Past the studios, there is a classroom space that is already filling with art supplies. These classes will be for all ages and abilities, changing based on the artists providing the education and the interest of the participants. There is a goal to offer teacher training for art curriculum as well.
Going a little further, you get to peek into a full-time working ceramic studio. Artists Mike O’Dayand Julie Perrine have moved into the ceramic studio at Graphite, which is fully equipped with a kiln room and a place to sell their creations. They have been participating with some of the artistry touches to the building during construction, creating tiles that will be used in finishing the space.
From here, there is a utility area with a sink for cleaning up, restrooms and a special treat as you come back to the main area: A working darkroom that will be available to artists.
Next to the darkroom is a special artist studio that is going to be reserved for internships and/or residency artists. There is a desire to bring in diverse and up-and-coming artists. The concept of creating an artist space that invites in all types of artists at all stages in their journey truly comes to life at each step on this tour, the concept is one that is felt and seen as an individual walks through the space.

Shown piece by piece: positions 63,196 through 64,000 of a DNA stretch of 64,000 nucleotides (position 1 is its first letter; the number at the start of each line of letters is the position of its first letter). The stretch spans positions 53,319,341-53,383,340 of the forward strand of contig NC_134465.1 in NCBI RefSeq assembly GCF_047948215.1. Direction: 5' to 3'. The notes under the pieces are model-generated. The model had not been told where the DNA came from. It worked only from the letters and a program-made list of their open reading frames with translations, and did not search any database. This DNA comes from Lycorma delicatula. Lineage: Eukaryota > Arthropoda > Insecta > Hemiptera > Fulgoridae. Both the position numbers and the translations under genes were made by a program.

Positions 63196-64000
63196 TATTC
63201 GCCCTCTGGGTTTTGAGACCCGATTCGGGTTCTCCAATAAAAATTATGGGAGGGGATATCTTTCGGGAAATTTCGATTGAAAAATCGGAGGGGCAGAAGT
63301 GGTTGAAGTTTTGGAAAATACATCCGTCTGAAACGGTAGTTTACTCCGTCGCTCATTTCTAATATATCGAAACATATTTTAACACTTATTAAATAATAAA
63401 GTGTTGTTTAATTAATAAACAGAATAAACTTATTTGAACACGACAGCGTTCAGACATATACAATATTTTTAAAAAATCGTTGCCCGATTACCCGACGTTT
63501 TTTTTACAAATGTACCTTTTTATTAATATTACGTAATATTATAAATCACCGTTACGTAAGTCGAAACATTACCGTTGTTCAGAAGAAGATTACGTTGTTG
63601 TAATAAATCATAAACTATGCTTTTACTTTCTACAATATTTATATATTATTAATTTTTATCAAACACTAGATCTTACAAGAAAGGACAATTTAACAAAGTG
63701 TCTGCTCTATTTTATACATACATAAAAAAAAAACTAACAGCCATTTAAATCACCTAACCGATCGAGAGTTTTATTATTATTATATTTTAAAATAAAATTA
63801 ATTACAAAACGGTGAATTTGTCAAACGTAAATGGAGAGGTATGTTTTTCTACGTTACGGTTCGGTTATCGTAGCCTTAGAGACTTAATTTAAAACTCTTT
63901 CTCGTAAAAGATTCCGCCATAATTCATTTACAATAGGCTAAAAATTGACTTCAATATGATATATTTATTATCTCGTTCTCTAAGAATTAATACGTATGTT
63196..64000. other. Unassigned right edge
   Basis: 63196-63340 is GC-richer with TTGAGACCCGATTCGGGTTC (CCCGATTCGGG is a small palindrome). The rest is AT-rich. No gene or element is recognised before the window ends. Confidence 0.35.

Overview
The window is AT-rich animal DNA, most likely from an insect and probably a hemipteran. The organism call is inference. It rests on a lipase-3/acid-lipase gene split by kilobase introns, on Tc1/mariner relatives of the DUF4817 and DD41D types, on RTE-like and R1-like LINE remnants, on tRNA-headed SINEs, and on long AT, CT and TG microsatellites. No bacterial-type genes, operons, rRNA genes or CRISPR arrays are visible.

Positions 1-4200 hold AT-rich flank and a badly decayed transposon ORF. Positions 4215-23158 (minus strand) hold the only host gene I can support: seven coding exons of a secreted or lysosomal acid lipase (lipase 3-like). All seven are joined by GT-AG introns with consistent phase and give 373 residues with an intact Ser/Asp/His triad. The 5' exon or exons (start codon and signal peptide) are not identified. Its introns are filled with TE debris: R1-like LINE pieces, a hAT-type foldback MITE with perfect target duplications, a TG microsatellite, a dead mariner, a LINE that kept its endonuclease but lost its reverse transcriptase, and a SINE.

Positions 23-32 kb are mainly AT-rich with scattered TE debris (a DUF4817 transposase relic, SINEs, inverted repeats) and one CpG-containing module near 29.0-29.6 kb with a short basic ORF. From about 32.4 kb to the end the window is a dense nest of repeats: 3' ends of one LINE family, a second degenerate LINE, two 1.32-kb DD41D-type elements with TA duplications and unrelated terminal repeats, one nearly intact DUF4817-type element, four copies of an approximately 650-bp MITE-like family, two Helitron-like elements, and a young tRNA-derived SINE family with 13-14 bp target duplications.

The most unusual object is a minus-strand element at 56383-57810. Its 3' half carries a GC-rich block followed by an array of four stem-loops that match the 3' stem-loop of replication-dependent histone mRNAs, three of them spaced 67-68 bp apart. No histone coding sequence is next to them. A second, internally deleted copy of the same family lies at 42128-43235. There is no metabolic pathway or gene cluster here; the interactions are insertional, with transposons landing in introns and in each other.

The final spot I visited was the locker room. Full of vintage lockers from the University of Washington, it provides artists who aren’t in need of, or ready for, an entire studio the ability to rent a locker. They can keep their supplies for when they come in to create, collaborate and enjoy the inspiration from being around other creative individuals.
Before leaving, I noticed that art was already being hung in the shared space. A large canvas was donated by Art for All, an organization that represents local programs for special art. It was a bright display of color to inspire and send the message home: We are all welcome at Graphite, even those of us who still haven’t embraced the concept that we might be artists.
Who is Graphite for?
It’s my hope that you have learned what I have — this new space is really for everyone. Each person will find their way to be connected here, whether as an artist, a student, an enjoyer of the art, a supporter of the concept, a patron at the restaurant next door or as a passerby.
How is it funded?